U.S. and European governments have failed to effectively respond to growing threats from Russia and elsewhere to meddle in elections, according to former officials including former Vice President Joe Biden who say they’re going to help close that gap. More than 20 elections in North America and Europe over the next two years will provide ‘’fertile ground’’ for interference like that seen during the U.S. presidential election in 2016, former U.S. Homeland Security Secretary Michael Chertoff told reporters Friday in Washington. “We’re at a stage now that it’s important to make sure we have a well-rounded exploration of the ups and downs of various policy choices, but that we also treat this with some urgency — we have elections this year,” said Chertoff, who’s co-chairman of the new Transatlantic Commission on Election Integrity with Anders Fogh Rasmussen, the former NATO Secretary General and Danish prime minister.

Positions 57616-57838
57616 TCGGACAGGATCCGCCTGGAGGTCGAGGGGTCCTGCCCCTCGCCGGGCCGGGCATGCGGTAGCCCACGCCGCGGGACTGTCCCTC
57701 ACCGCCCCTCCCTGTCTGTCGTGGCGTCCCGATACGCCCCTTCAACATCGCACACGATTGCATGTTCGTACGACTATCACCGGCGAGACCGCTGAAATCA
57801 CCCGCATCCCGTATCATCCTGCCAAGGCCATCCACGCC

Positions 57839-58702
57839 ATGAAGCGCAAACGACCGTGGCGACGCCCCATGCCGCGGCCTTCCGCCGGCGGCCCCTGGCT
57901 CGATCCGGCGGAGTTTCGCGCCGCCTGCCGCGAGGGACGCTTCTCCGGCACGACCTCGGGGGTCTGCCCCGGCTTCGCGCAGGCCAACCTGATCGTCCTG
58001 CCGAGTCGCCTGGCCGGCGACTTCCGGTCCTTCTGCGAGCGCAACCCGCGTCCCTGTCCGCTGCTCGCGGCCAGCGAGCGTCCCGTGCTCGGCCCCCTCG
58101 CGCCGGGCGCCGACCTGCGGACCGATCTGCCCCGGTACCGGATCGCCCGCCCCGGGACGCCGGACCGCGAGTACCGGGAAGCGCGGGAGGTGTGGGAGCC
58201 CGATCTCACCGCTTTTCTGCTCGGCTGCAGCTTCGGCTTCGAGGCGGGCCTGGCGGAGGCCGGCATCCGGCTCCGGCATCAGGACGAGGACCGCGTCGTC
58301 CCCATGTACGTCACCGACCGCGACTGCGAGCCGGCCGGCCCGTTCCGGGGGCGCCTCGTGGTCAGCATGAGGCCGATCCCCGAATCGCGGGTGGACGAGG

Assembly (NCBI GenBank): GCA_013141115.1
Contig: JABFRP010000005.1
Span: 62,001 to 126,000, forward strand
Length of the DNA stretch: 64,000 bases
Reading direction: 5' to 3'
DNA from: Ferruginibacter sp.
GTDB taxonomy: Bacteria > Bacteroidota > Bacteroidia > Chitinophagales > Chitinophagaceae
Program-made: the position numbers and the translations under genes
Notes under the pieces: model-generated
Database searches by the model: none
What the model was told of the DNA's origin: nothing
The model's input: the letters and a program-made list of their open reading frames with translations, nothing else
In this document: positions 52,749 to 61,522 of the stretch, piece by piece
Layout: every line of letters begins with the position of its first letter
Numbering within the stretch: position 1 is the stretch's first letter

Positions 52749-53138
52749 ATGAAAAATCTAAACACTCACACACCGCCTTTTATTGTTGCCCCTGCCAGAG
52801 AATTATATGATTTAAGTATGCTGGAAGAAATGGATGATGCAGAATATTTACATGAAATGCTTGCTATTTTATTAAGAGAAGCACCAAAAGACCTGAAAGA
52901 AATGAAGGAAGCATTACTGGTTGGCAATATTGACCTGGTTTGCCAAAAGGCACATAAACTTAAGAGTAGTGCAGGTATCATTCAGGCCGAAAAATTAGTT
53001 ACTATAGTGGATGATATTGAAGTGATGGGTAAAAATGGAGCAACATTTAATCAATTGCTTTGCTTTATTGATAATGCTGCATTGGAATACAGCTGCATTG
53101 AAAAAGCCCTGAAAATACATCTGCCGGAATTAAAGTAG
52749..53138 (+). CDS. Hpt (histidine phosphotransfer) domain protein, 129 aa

The group, which plans its first meeting in Copenhagen on June 21-22, stemmed from a call Rasmussen made to Biden after the former U.S. vice president said last year that there should be a review of the 2016 Russian meddling. Rasmussen said he told Biden that it’s a European problem too. Among the other veteran officials in the group are former Mexican President Felipe Calderon and Nick Clegg, the former U.K. deputy prime minister.
The group aims to conduct studies on how to better reduce risks to elections from Russian cyber threats, including looking at new technologies, and share their findings with governments. Microsoft Corp. is providing the commission with technical expertise and $300,000 in funds. Rasmussen said other ‘’seed’’ funding has come from his consulting company, and the group will continue to raise money to back its work.